The main thing to remember is that prior to the EPA-207 standards you could run any diesel fuel. The EPA-2007 standards took effect Jan 1, 2007 but that was for engines produced as of that day. Most RV manufacturers bought enough in advance to finish out the 2007 model year with pre-2007 standards. That generally happened around May 2007 - give or take.
The EPA-2007 engines required Ultra Low Sulphur Diesel fuel (ULSD) and had Diesel Particulate Filters. The DPF would foul if standard Low Sulphur Diesel (LSD) was used so you had to use ULSD as well as the newer API-CJ engine oils, which had less ash content.
The EPA-2010 engines are just now coming into play. Just when depends on the manufacturer and coach model. If they guessed right their projections were good. For instance, the Allegro Bus is now the number 1 selling diesel pusher for 2009. Previously the Phaeton was number one but now it is number two. This wasn't expected so they ran out of pre-EPA-2010 engines and any Allegro Bus orders placed recently will be for the newer EPA-2010 engines - which will have a $17,500 hike to the list price. But, the Phaeton is in good shape and will have the older engines up into May. So each coach will vary from another model or brand as to availability.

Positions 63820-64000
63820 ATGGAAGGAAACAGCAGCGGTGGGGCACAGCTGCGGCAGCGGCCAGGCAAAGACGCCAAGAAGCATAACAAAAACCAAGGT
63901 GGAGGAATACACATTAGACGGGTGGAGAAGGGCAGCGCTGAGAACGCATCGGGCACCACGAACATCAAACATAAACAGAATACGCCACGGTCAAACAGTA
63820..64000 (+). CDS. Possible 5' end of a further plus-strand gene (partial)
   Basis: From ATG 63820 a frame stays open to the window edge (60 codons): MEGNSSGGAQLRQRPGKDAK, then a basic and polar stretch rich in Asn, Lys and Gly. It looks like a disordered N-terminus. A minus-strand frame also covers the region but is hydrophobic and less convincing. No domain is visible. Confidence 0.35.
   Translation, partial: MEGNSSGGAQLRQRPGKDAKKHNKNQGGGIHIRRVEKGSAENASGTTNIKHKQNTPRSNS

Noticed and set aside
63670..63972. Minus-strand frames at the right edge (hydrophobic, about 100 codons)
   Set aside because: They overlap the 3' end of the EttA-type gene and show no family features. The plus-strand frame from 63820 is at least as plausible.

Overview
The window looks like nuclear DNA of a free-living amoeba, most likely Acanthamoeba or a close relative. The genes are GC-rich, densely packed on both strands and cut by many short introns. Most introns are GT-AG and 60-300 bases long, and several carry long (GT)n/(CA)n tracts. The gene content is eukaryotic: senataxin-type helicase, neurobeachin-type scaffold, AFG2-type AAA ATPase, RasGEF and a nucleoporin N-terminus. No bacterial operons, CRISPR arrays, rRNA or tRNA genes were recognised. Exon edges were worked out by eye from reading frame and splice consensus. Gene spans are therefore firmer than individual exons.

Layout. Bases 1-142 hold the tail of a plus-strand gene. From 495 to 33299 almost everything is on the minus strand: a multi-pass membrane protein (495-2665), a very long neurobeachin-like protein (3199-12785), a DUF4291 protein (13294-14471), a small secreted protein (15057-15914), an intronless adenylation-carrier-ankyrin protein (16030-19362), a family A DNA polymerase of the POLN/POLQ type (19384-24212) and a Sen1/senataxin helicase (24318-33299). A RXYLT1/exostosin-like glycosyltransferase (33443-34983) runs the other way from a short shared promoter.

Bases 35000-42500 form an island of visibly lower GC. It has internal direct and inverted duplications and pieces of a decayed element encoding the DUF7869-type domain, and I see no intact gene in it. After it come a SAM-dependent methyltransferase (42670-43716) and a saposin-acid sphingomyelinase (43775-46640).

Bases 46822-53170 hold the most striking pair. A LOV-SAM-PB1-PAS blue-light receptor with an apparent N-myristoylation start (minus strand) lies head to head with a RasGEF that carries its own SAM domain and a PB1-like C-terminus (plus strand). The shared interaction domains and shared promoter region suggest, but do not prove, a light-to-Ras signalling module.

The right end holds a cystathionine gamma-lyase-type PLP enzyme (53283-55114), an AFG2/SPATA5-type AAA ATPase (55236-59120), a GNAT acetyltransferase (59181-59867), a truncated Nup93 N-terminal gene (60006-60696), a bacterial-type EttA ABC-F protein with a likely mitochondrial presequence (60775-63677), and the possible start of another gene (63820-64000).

The EPA-2010 engines generally use SCR emissions technology. This means that urea will be injected into the exhaust system's recombiner from a small 6 gallon tank. You will now have to buy gallon jugs of urea - which is technically called Diesel Emissions Fluid (DEF). DEF is 37.5% ammonia and the rest is water. Some engines, such as Navistar's MaxxForce engine and the Cummins ISX will use extensive exhaust gas recirculation instead of SCR but the Cummins ISB, ISC, and ISL, which make up the vast majority of RV diesel engines currently being used, will use SCR so owners of these newer engines will have to deal with the urea issue.
Mark & Leann Quasius
2016 Cornerstone 45A
2007 Allegro Bus 42QRP (Sold)
2012 Jeep Wrangler Unlimited - Rubicon